Citadel President Maj. Gen. John S. Grinalds and Director of Athletics Les Robinson announced Friday, Aug. 29, 2003, that a graduate who has chosen to remain anonymous has given The Citadel Foundation $1.5 million with the major portion earmarked for the revitalization of Johnson Hagood Stadium.
The donor said that he hopes the gift will help move up the schedule for revitalizing the aging facility and engender other gifts. He has directed the gift to the stadium project as part of an overall effort to raise $10 million.
"Gifts like the one from this anonymous donor make major goals achievable," Grinalds said. "The Citadel will benefit greatly from the long-range influence of his gift, and we are extremely grateful for his generosity and are excited by the challenge he has given us all."
Said Robinson: "We are pleased that another loyal Citadel alum has stepped forward with this generous gift. It gives this project a lot of momentum as we approach football season, and the timing of this gift could not be better. Words cannot express our gratitude to this individual."
The revitalization funds will be used to build new seating, clubrooms, corporate suites, a new scoreboard and other improvements at the antiquated stadium that opened on Oct. 16, 1948. It is hoped that funds from corporate suites and clubroom seating, which are anticipated to generate significant revenue, will augment other athletic funding and prevent another financial situation that could cause The Citadel to eliminate additional competitive sports programs in the future. This summer, The Citadel discontinued both men's soccer and men's golf because of funding difficulties, although the golf team was reinstated for the year through private donations.
The donor would like to see the stadium generate enough new revenue to guarantee a viable and financially sound athletic program, saying that if he's learned anything at The Citadel, it's that Citadel people respond when they are faced with serious challenges.
The graduate adds that in today's environment, there is no question that being a cadet at The Citadel is most appropriate. He points to the fact that honor, integrity and patriotism are never out of style and that the United States will always need leaders that will put others before self. He adds that The Citadel's cadet-student-athletes play a major role in gaining the exposure needed to sell the college to prospective students.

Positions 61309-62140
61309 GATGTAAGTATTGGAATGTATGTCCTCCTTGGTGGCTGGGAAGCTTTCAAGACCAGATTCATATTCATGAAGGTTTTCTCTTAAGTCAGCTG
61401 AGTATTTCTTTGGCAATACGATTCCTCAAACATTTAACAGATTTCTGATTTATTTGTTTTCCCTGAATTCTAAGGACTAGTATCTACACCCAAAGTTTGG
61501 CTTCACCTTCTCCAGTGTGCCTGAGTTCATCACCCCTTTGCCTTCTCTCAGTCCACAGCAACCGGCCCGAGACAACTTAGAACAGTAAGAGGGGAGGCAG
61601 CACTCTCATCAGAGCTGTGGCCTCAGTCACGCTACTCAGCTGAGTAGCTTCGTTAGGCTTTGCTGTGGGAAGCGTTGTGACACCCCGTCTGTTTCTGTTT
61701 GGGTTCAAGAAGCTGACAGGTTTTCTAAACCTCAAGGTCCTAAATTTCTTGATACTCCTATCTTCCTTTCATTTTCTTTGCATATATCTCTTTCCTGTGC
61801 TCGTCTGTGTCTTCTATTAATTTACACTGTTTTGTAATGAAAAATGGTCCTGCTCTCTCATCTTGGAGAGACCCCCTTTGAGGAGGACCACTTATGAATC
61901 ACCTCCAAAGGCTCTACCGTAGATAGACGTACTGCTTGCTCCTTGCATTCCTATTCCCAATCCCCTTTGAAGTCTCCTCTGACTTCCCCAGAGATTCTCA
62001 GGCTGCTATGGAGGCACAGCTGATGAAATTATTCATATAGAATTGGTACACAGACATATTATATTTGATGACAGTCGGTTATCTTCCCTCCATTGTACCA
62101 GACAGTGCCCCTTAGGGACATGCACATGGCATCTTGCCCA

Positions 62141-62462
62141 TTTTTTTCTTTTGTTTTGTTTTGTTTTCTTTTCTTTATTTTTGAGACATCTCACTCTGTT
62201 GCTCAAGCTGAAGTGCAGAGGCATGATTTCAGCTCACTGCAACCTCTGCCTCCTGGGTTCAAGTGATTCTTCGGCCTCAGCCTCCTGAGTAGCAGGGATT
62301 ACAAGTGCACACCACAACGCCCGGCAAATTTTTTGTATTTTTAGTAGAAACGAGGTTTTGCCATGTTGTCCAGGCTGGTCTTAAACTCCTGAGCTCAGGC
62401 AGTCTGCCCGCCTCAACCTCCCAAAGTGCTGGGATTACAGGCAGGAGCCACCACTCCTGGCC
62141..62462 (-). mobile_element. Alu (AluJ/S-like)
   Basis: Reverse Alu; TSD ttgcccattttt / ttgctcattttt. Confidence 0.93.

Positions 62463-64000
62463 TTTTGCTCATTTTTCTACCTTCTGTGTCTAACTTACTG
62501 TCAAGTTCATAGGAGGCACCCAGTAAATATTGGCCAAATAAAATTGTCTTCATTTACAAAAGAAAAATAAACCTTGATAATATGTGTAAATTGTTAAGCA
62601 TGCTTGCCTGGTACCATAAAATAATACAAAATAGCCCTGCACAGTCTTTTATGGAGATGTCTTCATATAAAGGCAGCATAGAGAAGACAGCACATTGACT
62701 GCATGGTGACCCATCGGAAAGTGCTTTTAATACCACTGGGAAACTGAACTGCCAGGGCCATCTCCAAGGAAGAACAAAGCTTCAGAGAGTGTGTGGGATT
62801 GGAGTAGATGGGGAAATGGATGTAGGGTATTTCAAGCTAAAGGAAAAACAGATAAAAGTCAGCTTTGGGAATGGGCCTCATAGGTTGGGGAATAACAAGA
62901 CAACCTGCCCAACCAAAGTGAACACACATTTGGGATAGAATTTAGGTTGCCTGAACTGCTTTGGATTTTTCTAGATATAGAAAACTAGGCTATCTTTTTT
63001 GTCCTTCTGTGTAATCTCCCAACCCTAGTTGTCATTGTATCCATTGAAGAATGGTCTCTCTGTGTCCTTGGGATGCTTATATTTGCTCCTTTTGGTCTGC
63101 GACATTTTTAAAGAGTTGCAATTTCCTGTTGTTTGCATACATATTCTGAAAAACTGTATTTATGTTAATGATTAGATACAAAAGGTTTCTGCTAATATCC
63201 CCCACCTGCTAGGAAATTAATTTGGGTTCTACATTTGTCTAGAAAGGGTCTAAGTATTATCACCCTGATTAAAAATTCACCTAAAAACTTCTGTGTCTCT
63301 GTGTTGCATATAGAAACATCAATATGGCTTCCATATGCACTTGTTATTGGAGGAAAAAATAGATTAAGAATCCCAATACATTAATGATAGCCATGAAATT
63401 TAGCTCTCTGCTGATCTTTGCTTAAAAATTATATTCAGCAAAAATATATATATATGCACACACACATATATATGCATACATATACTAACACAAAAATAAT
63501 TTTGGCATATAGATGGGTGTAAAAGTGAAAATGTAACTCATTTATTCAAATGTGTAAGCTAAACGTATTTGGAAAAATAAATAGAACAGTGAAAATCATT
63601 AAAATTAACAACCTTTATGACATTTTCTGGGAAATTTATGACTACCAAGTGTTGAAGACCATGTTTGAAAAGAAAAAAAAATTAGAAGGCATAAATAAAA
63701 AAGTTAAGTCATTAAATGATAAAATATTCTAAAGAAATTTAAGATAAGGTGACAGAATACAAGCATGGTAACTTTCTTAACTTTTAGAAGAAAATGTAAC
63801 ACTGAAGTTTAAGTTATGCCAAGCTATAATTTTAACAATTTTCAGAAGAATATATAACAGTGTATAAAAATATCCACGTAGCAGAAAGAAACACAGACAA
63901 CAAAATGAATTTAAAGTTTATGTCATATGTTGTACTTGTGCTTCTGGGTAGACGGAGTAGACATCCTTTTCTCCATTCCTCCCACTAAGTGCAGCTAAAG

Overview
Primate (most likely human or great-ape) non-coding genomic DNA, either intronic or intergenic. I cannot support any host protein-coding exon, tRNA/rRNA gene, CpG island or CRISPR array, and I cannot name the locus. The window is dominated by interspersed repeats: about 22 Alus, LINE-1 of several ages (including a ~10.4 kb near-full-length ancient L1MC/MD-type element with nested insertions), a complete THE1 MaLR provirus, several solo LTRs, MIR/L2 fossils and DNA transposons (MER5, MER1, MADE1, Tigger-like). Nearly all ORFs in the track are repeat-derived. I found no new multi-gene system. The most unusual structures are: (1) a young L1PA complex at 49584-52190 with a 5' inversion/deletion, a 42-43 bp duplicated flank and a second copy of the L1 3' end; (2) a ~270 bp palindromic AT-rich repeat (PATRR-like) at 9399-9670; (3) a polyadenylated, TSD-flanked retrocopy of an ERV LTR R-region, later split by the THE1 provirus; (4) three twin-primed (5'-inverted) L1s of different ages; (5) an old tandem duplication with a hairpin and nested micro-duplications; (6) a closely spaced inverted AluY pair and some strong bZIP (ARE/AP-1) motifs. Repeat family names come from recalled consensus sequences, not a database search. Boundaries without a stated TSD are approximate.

The donor points to the likes of John Rosa (Citadel Class of 1972 who is the new superintendent of the U.S. Air Force Academy) and Jack Douglas (Class of 1992 and a successful Columbia businessman) of the world who have played on the turf at Johnson Hagood Stadium and who have made many realize the value of a Citadel education.
The donor has given generously to the many academic missions of the college over the years and applauds Gen. Grinalds and The Citadel Board of Visitors for their vision and focus to these ends. He feels he can best help his alma mater by bringing the facility that houses the largest annual gathering of Citadel alumni to modern standards.
The graduate firmly believes that the stadium will offer many the opportunity to learn of the state of affairs, visit and talk with classmates and Citadel officials alike, experience the camaraderie, and give back to an institution that has molded so many young lives. He says that a new stadium will enhance that experience, and possibly more.
The benefactor also hopes that significant donations will follow as the football season opens and that the stark realization of the need becomes an incumbent responsibility upon all graduates, fans and community-minded citizens. He suggests that we all should be earnest partners in assisting the surrounding neighborhood with a better-lighted and better-landscaped park atmosphere.
He visualizes that the stadium be torn down at the conclusion of this season and open the 2004 campaign with something that everyone will have built together. He challenges others to use the time frame of the football season to step forward with pledges that will make 2003 the last season in the old stadium.
Coupled with other donations, including a $1 million gift received last season by Palm Beach, Fla., real estate developer and attorney Gene Moore, nearly $3 million of private stadium money is now attained towards the $10 million it will take to begin the much-needed renovations and replacement.